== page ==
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Island photographer fills out fairy float crew at Macy’s Day parade
A childhood dream has finally come true for Ray Pfortner.
Pfortner, 59, recently returned from a trip to New York City, where he marched in the Macy’s Thanksgiving Day parade.
Better still, he did so as part of a 50-person team controlling a giant, helium-filled balloon.
The well-known Island photographer was part of the crew handling the Abby Cadabby ballon, which made its debut in the parade in 2007. Abby Cadabby is a Sesame Street character who is a fairy in training.
Phortner said it was thrilling to march along the parade route, which runs two and a half miles from the Upper West Side of Manhattan at 77th Street to the Macy’s main store at 34th street.
“Most of the children knew Abby Cadabby and cheered us on the entire way, shouting ‘Abby, Abby, Abby!’” he said.
More than three million people watched the parade along its route, and another 44 million viewed the parade on television.
For Pfortner, the memories of the day are golden.
“Marching in the annual Macy’s Thanksgiving parade — the world’s largest parade — is the essence of New York City,” he said. “As a native New Yorker, I have wanted to do this since being a child.”
Pfortner spent the first seven years of his life in New York City. The rest of his childhood was spent in suburban New Jersey, and he recalled that he either attended or watched the Macy’s Thanksgiving Day parade on television every year.
“I always yearned to see it,” he said.
After graduating from college, Pfortner moved back to Manhattan and never missed going to the parade in the 20 years he lived in the city. Even after moving to Vashon in 1992, he made frequent trips — every other year or so — back to New York for the annual event.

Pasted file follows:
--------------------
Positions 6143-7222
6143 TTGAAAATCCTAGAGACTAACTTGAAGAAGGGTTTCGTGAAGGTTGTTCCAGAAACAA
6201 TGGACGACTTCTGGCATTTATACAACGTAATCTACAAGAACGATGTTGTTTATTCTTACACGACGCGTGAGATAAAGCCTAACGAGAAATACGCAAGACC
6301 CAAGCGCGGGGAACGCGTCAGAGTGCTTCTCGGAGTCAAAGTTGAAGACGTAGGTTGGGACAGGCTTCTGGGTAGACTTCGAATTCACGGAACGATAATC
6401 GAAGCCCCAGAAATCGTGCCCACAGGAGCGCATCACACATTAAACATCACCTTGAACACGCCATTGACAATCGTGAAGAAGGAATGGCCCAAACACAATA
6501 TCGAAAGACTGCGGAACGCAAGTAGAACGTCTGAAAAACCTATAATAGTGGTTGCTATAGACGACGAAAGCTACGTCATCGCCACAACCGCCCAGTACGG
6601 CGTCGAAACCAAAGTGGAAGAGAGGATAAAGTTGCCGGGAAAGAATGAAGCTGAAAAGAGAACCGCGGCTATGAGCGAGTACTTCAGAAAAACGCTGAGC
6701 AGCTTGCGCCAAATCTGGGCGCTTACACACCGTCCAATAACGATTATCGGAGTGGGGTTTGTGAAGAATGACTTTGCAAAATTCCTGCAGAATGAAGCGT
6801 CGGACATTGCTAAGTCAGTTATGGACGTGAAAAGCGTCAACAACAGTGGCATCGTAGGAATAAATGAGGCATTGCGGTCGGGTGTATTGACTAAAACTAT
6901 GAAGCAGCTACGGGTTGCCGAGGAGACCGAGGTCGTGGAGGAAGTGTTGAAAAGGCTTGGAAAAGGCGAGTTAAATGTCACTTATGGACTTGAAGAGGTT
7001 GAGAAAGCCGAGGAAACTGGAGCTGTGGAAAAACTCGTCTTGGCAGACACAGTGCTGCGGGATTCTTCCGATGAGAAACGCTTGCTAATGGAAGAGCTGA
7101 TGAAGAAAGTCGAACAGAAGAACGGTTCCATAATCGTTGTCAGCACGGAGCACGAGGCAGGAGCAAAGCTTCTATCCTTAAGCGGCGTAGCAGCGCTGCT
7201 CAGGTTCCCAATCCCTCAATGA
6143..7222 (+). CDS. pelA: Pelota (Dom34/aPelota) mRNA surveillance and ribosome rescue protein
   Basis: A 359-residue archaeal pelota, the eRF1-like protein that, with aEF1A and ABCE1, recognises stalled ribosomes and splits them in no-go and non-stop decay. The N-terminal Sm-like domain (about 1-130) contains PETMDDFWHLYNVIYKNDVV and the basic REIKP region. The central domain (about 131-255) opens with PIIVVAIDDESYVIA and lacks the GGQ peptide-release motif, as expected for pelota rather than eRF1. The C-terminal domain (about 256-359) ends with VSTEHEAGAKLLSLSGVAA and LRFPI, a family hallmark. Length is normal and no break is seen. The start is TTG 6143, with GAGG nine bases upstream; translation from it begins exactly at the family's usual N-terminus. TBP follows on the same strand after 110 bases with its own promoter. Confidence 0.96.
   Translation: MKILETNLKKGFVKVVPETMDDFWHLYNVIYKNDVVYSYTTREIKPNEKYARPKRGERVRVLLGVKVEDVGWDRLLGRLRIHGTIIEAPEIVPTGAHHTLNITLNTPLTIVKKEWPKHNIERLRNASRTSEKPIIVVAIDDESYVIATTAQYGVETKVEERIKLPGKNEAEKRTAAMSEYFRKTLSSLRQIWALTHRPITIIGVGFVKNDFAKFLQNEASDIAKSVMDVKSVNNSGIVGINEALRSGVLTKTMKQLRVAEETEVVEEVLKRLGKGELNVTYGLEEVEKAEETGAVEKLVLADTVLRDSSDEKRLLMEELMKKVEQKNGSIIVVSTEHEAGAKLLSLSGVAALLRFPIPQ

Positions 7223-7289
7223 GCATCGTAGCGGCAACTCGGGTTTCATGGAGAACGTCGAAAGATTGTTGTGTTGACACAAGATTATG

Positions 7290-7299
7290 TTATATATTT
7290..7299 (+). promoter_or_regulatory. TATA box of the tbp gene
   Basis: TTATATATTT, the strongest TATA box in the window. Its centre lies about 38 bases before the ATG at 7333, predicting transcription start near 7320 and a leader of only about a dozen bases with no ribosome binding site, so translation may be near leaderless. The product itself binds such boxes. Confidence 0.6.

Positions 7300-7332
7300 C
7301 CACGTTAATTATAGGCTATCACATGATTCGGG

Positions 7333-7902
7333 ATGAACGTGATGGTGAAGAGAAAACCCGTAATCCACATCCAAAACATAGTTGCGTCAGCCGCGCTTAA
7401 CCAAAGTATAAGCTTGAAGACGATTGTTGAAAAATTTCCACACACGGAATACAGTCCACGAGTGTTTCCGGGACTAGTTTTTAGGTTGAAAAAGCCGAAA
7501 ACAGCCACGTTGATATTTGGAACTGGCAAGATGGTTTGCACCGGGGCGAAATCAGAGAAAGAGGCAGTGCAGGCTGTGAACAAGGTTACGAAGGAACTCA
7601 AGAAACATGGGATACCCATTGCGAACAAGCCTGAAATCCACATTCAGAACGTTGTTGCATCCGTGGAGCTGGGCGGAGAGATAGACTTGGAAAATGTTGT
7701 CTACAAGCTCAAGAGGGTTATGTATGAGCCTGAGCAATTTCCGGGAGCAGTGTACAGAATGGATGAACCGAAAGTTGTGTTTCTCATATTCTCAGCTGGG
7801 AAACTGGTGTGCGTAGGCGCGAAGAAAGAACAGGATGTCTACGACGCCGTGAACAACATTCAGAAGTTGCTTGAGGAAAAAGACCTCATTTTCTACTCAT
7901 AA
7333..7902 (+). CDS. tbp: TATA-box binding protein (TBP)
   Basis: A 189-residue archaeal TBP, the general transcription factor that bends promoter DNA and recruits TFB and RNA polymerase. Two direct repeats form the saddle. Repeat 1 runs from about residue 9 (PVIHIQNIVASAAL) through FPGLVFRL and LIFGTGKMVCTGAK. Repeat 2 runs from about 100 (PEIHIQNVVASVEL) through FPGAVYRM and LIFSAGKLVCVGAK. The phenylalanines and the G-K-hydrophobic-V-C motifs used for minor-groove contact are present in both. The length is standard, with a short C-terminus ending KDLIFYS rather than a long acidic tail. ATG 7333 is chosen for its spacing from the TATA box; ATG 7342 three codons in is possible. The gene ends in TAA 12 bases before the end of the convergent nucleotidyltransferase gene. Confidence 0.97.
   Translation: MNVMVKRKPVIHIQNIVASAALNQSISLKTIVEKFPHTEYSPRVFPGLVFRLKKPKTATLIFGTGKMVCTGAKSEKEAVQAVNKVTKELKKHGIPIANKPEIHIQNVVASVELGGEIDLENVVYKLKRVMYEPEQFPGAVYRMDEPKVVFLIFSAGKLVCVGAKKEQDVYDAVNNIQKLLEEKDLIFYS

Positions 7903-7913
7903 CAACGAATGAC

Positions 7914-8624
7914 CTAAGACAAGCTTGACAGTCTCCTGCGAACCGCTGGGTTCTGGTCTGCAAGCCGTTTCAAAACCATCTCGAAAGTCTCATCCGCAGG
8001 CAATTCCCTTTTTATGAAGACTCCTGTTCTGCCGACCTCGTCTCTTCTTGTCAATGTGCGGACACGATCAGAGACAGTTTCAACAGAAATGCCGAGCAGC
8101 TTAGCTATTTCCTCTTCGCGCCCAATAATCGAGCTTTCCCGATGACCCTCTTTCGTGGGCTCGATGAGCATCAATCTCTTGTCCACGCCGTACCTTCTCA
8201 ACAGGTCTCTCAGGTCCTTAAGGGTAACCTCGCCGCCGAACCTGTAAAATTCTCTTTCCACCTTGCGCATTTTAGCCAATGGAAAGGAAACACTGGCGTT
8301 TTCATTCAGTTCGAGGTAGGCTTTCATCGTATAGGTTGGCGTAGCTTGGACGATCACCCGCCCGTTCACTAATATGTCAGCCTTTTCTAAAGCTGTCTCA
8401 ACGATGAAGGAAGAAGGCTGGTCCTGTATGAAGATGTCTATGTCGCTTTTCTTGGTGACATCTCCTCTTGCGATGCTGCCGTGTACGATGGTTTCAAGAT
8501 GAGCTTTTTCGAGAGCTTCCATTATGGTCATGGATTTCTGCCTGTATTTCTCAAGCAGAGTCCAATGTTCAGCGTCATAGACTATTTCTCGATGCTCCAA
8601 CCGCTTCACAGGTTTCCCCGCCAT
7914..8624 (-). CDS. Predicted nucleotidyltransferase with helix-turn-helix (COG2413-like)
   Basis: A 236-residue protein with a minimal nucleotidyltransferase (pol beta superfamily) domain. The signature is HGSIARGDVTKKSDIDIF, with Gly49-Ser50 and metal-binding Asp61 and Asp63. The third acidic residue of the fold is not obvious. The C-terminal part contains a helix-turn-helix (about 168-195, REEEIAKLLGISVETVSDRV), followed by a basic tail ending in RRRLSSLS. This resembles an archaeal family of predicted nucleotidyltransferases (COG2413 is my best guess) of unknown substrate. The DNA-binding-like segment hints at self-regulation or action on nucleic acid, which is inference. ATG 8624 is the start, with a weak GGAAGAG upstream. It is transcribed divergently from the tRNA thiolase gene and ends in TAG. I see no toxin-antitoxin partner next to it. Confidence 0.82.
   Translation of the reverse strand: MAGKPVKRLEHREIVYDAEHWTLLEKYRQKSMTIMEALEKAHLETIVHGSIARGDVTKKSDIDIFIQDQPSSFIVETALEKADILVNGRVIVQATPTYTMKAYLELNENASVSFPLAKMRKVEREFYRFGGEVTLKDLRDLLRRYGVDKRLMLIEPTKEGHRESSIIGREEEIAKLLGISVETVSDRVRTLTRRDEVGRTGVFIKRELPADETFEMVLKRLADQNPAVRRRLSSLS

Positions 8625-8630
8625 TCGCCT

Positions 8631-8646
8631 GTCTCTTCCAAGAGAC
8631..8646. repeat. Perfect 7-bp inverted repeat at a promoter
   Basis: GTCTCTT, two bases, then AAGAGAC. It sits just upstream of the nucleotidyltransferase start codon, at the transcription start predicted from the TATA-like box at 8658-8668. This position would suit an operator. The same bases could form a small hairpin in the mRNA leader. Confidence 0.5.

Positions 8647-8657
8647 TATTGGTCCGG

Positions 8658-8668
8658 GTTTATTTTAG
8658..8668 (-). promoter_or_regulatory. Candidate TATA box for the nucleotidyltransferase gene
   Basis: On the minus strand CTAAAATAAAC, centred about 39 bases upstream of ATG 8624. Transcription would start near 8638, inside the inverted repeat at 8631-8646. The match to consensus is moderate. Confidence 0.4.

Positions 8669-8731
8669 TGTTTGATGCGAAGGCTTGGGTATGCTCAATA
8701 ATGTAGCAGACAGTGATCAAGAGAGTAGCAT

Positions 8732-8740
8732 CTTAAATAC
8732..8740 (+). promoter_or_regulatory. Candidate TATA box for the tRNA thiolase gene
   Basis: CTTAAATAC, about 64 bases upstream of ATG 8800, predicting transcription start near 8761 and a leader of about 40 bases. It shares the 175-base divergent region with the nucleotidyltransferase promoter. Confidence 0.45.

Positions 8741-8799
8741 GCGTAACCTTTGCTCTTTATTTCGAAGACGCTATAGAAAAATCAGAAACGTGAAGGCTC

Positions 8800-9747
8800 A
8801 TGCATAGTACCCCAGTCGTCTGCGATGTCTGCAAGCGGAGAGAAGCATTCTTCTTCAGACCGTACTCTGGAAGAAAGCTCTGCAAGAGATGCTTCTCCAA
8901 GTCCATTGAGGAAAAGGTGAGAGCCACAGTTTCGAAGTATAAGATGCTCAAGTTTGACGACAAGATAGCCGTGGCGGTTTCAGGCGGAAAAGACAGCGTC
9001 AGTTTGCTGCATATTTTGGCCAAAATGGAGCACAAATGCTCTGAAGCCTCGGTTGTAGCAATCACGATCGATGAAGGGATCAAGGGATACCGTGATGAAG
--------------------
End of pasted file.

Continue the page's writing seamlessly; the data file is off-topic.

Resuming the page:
Three years ago, Pfortner decided it was time to stop watching the parade and start being in it.
He wanted to be part of the elite cadre of approximately 3,000 volunteer balloon handlers, but he wasn’t sure how to go about applying for the job.
“At first I made cold calls,” he said, explaining that he soon found out that he needed a sponsor who worked at the flagship Macy’s store.
Pfortner spent a couple of years working his East Coast connections to find his sponsor.
“I finally succeeded this year,” he said.
Pfortner said the rest of the application process was simple. He had to sign a liability release form, provide his medical history and verify that he weighed more than 125 pounds.
The remainder of the application, he said, dealt with measurements for his costume — which in Pfortner’s case turned out to be a bright pink jumpsuit.
Once the application was approved, Pfortner received a DVD in the mail that provided instructions about how to help pilot the balloon.
On the day of the parade, he joined his brother-in-law, Dale Wing, who had also secured a slot as an Abby Caddaby wrangler, and the two reported to the New Yorker Hotel at 6 a.m. to get into costume and meet the rest of their team.
“We had a pilot with 24 years of experience, two co-pilots, a captain with 18 years experience and two co-captains,” he said.
According the Macy’s Web site, the parade balloons’ dimensions vary, but most are five to six stories high and about 60 feet long and 30 feet wide.
They are constructed of polyurethane, and held in place not only by the team of balloon handlers, but also tethered to 800-pound utility vehicles.
Pfortner described the balloon as “huge and heavy” and added that the team had to obey every signal the pilot gave as the balloon moved along the parade route.
“I’ve never seen anything that required this type of teamwork,” he said.
Now that Pfortner is an experienced balloon wrangler, he’ll be invited back to march in the parade again next year, and he said he plans to go.
“It’s not the easiest thing to do,” he said, “but it is the most prestigious. The floats, the celebrities and the clowns are great, but the balloons are considered the heart of the parade. I felt quite a bit of pride.”